This guest post is by Nicolas Gremion of Foboko.com.
Bloggers invest a lot of time in their craft. Whether they’re dissecting the latest episode of Dexter, offering business tips, or creating Twilight-inspired fan fiction, bloggers work to provide timely, relevant content for their readers.
Most bloggers eventually wonder if they should develop a book, but they struggle with deciding what’s “important enough” for a full-length work. Should writers repurpose existing posts from their blogs, or go with entirely new content?
Determining whether a blog post topic is worthy of an entire book can be hard, but it’s not impossible.
Is this post compelling enough?
One great thing about blogs is they allow you to measure the popularity of a post easily. By tracking the number of reads, comments, social media shares, trackbacks, reposts, and questions asked, you have data that highlights what your audience wants to hear.
If you’ve written 100 posts about quilting, you may have enough content to repurpose into a book. Rather than scrabbling to find a new topic, use your best content to establish the foundation of your ebook.
If you doubt whether a post’s topic is still relevant, take a look at the impact it made long after it was published. Lifehacker.com, for example, frequently has year-old posts receive airtime and commentary. Because the issues discussed are everyday problems, they maintain a timeless quality. That means, conversely, that topical issues are less likely to have a long shelf life – an eBook dissecting the Obama/Romney race won’t have nearly the relevance today it had two months ago, for example.
Pulling in more feedback
Yes, blogs’ features make it easy for you to determine how interesting people find your work (gulp!). But in order for these tools to be useful, you have to actually be receiving feedback. How can you get more of what you need?
- Write for offline publications, whether that’s an occasional article or a regular column. Writing for print publications will help you refine and edit your pieces.
- Participate in traditional media, such as T.V. or radio interviews, using sites like PRWeb.com to find opportunities. The chance to share your thoughts via other outlets allows you to garner feedback from their readers.
- Provide an email address and encourage feedback.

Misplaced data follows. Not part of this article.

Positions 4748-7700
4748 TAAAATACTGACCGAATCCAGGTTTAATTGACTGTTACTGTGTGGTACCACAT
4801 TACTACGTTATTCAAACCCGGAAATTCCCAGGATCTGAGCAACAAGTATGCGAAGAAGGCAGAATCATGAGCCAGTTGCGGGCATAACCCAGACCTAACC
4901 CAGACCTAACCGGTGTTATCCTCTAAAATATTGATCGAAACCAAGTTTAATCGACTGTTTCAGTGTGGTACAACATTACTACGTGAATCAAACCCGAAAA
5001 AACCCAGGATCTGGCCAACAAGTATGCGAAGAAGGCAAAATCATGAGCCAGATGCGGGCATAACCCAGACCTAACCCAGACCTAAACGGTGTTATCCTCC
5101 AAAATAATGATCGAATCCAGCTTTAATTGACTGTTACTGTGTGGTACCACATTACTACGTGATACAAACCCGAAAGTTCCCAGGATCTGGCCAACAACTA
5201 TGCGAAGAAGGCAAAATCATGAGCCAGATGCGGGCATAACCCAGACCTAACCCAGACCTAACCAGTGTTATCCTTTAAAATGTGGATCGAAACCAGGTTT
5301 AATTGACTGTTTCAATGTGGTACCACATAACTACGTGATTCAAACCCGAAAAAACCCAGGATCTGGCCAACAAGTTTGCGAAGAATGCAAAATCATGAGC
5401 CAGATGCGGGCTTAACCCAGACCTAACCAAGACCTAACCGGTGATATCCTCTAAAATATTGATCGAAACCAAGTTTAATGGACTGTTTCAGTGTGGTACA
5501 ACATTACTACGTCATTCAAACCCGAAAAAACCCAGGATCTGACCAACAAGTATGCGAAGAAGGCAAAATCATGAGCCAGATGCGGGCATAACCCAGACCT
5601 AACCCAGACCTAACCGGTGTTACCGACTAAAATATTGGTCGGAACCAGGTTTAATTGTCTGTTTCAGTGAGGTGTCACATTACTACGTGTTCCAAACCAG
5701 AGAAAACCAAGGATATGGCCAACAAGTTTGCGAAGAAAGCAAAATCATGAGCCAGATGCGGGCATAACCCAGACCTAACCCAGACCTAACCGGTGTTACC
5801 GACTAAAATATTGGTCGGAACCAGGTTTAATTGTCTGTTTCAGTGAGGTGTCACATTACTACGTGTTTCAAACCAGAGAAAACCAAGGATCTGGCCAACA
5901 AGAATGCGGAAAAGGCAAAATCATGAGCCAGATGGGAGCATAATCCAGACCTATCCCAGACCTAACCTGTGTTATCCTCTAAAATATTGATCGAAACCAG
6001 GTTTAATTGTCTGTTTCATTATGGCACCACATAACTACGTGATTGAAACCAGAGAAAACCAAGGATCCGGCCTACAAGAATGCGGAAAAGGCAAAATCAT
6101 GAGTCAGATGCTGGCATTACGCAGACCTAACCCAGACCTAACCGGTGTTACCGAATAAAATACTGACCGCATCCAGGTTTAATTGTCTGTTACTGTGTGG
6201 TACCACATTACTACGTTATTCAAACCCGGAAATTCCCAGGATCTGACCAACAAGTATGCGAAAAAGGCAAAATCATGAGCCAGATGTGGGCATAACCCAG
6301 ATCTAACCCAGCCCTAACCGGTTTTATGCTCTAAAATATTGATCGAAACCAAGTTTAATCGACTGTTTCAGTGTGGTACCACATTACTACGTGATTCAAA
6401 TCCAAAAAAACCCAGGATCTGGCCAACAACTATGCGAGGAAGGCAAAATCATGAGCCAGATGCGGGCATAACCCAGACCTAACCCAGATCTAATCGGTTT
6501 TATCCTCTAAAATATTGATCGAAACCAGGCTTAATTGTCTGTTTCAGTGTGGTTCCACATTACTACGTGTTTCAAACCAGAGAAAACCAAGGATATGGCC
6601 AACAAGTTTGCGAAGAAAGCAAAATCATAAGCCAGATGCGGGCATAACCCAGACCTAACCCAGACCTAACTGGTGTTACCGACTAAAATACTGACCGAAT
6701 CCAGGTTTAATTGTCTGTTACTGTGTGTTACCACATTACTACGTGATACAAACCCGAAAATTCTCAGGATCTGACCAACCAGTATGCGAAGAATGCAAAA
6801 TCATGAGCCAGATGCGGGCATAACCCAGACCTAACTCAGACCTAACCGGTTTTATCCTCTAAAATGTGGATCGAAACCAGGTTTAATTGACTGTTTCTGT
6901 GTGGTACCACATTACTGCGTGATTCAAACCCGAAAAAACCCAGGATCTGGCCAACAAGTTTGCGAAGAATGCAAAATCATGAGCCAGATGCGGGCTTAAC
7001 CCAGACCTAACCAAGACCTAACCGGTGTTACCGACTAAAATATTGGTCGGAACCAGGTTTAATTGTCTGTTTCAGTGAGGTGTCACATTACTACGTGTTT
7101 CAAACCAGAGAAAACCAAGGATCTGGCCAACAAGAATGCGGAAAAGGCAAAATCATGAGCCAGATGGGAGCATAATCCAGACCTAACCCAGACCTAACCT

- Speak at industry events; if your blog focus doesn’t naturally lend itself to a specific industry, check out lifestyle shows. Live events collect the conversations occurring in your space.
- Join a “virtual book tour” via teleconferences, webinars, or online T.V. or radio interviews. Callers’ questions and comments offer great, real-time feedback.
Once you have feedback, how can you gain a bigger perspective about implementing changes to your work?
- Visit blogs in the same space or industry, especially those with conflicting opinions or viewpoints.
- Check out blogs outside your arena in order to sample other styles of writing, presentation, and attitude. What works for them may make excellent tweaks for you.
- Read books, from contemporary works to historical tomes, to gain a deeper understanding of different ways of thinking and being.
- Invest in continuing education, whether that means conferences, trade shows, courses, or training. These keep you updated on the latest news in your field, preventing your ideas from feeling stale or recycled.
Because blog posts are short and sweet, you can easily test different topics or approaches. Take advantage of your blog’s flexibility to develop a voice—and perspective—that will lend itself well to a full-length ebook.
“Red flags of death”
While most of your posts are probably fascinating, there are some topics that raise the “red flag of death” over your ebook before it’s even started.
If you’re working on non-fiction pieces, the usual topics should be off-limits; this means sex, politics, and religion should be relegated to the back corner. However, if it’s controversy you want, these may be the very issues you touch on. The challenge then becomes controlling the conversation so it remains constructive—and doesn’t degenerate into the name-calling brawls these topics lend themselves to.
If your non-fiction is business-based, don’t create a book that reads like one long sales letter, or piece of overhyped marketing material, for your company. Not only will people not want to read your ebook, you’ll not add anything to the industry conversation—a deadly trait for a blogger.
The great thing about investing time and effort in these different kinds of research is that you’re giving your audience a chance to see you in action. They’re engaged with the content you’re working on, and that creates interest. These are exactly the people who will download your ebook—so you’re building not just a product, but promotion for it.
You’ve invested a lot of time in your blogging. Don’t shy away from a longer piece if you’re ready for it. To boost your success, assess the interest level of your topic, as well as the voice and insights you’re offering. By making sure your ebook speaks to your readers, you’ll develop an even more loyal following than you currently enjoy.
Nicolas Gremion is the CEO of Paradise Publishers, Inc., and founder of Foboko.com, a social publishing network where members get support writing their books from peers and connect directly with readers.